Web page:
I just came across this anonymous Christian blog, who in 2014 posted his/her interpretation of Adam and Eve which is basically the GAE idea.
At this point it’s important to remember what the Bible does NOT say about Adam and Eve. These are common but unfounded assumptions that people often read into the story, assumptions which in fact cannot be true based on our understanding of history and science. So: the Bible does NOT say they were the first members of the species Homo sapiens sapiens . That is a designation that did not even exist until modern taxonomy, and it would be ridiculous to use it in our interpretation of Genesis. The Bible also does NOT say that they were the only anatomically modern humans God created. It actually often hints at the existence of other humans outside their family. The Bible only says that Adam and Eve were the ones to be created in the image of God. I am here making a very clear distinction between biological humans and spiritual human beings. Biological humans evolved around 200,000 years ago, according to our current best estimates, but Adam and Eve lived around 6,000 to 12,000 years ago, depending on how you interpret the genealogies. Adam and Eve were not the first biological humans or the only ones that lived in their time, but they were the first spiritual human beings - full, biological humans who were also ensouled bearers of the image of God.
Sometimes he sounds eerily like Josh!
But how could Adam and Eve be ancestors to all the humans alive, if they only lived 6,000 to 12,000 years ago? Isn’t this all rather contrived? Not at all. It is actually perfectly natural for a population to have a relatively recent common ancestor. It would be contrived if such a common ancestor did not exist - That would basically mean that the “population” was in fact two or more populations. And the scientific time estimates for the most recent common ancestor (MRCA) for all humans is shockingly recent - possibly as little as 2,000 to 4000 years ago by some estimates. Needless to say, this timeframe agrees remarkably well with the biblical timeframe for Adam and Eve.
Lastly, there is the question of when, exactly, Adam and Eve became the common ancestor to the whole world. As I mentioned above, I believe that every person in the Bible, and everyone that we have a written historical record of, is a descendant of Adam and Eve. This means that their descendants had to spread to each of the major civilizations before it began to flourish, and probably spread out to nearly everywhere by the time of Christ. This is a strong constriction which forces back the lastest possible date for the common ancestor. An important reason that the MRCA of humans living today lived so recently is the relative ease with which we could travel to, colonize, conquer, and trade with the people living in far off places. This mixes the people of different lineages and allows quicker divergence from the MRCA. But the MRCA of the people living in the first century might have lived quite a bit further in the past, as the starting point is pushed back 2000 years, and travel was more difficult. But I believe that even under these constraints, Adam are Eve are sufficiently old enough to be the ancestors to all of humanity.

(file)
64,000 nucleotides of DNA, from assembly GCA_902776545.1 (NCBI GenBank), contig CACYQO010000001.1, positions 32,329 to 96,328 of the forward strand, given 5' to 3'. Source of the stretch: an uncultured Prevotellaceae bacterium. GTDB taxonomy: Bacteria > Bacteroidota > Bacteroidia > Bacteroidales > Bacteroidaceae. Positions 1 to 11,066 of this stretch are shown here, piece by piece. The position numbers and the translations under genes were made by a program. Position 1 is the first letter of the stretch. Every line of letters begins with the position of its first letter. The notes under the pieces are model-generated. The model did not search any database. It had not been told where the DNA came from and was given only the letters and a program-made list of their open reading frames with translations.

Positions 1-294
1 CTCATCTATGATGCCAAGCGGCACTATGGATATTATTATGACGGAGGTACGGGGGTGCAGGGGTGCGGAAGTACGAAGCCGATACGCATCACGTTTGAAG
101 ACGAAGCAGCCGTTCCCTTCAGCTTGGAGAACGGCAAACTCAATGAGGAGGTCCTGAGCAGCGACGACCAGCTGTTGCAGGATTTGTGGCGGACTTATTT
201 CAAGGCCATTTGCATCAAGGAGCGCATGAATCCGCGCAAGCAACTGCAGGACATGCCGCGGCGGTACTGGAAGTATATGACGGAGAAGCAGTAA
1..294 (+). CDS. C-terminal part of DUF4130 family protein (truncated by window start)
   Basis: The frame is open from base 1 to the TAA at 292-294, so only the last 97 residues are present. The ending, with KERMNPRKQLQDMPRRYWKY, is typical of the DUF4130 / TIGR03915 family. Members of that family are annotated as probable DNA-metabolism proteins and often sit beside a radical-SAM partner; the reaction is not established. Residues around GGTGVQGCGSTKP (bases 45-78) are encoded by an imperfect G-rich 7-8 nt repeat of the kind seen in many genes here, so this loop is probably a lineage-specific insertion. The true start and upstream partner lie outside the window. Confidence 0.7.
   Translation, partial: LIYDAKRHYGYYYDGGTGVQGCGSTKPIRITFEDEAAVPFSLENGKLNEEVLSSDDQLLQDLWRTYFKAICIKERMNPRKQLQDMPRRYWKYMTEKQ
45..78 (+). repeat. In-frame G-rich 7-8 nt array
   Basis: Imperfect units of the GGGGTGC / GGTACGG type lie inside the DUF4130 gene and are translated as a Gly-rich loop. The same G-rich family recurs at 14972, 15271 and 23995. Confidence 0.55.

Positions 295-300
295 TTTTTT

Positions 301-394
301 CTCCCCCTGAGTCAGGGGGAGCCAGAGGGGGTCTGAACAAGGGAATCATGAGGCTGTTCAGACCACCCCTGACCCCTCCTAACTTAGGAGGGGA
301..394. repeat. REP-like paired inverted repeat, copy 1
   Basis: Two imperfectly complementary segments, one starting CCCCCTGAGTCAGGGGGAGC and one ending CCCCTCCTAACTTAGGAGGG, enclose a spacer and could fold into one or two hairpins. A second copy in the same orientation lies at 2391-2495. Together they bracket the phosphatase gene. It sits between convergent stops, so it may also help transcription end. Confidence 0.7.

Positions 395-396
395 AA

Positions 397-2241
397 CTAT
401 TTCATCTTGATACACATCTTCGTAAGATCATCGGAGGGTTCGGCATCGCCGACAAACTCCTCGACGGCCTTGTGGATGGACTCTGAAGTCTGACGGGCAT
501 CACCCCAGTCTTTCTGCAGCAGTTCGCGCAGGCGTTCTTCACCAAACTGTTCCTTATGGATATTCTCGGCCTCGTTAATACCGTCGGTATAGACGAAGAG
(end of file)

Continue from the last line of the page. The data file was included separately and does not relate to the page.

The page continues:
He even makes a genealogical diagram similar to the one in Josh’s article in PSCF.
He also talks about the people outside the Garden:
You may object that I have divided the human race into two classes: “spiritual human beings” and mere “biological humans”, which I suppose can be termed “mere animals” if one were in an inflammatory mood. I will come back to this point later, but for now, it is of little practical importance. Everyone you meet, every individual you’ve read about, everyone that appears in the Bible or in history, and every person that you’ve ever felt a human connection to, are all descendants of Adam and Eve, and all spiritual human beings. This distinction therefore cannot be used to justify any kind of discrimination or oppression.
A little contrast to Josh, though, is that he emphasizes that in his opinion the image of God spread through humanity through family relationships:
This is clearly spelled out in John 1:13. Being the “children of God” does not depend on “natural descent” or a human parent’s biological decision. Now, there can be some hair-splitting of the difference between “children of God” and “image of God”, but overall I believe that this is fairly convincing evidence that biological heredity is not essential for our spiritual identity.
All these things suggests that the image of God is transmitted, not through purely biological means, but through relationships - in particular, the kind of nurturing, mentoring, teaching, and influencing relationship that a father would have with his son, born out of love. This most often happens between parents and their biological children, but the biology only exists to serve the relationship. God, as the one from whom all fatherhood on heaven and on earth derives its name, saw fit to design our biology to enable the relationship, so that we could better understand and draw near to him.